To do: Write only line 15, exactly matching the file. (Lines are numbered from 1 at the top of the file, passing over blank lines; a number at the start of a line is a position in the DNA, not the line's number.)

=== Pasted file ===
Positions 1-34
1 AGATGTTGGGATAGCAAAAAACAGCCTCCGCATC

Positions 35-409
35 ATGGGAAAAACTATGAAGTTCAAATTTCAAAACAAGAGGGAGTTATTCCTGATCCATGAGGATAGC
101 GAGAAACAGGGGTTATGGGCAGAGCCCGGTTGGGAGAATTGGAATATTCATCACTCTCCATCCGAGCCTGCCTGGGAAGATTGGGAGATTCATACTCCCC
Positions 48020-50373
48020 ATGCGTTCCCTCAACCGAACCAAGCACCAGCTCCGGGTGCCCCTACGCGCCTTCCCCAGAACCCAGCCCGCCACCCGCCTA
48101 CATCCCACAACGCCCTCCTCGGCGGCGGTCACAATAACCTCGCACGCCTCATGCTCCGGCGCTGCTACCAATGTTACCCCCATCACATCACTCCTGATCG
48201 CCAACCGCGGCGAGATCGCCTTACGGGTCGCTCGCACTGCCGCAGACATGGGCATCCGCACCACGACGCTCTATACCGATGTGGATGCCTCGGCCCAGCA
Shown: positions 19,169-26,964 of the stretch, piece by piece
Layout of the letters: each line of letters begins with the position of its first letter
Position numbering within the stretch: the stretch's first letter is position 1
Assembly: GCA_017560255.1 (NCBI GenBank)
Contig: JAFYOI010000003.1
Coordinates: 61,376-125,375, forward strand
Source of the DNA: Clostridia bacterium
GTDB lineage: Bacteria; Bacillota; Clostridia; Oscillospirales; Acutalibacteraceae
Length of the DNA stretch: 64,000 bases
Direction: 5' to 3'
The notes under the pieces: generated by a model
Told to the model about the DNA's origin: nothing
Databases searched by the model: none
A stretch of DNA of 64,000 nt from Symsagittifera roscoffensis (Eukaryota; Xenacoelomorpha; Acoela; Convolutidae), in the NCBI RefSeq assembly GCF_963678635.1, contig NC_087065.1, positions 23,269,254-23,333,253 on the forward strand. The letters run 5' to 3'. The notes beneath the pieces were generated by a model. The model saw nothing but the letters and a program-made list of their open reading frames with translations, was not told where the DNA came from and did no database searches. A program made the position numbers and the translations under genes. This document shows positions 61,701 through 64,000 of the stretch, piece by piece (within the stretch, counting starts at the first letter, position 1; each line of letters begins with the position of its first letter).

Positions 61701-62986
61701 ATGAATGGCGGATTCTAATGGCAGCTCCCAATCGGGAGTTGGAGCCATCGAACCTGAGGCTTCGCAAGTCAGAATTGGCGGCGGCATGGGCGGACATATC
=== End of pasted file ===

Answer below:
Coordinates: 61,376-125,375, forward strand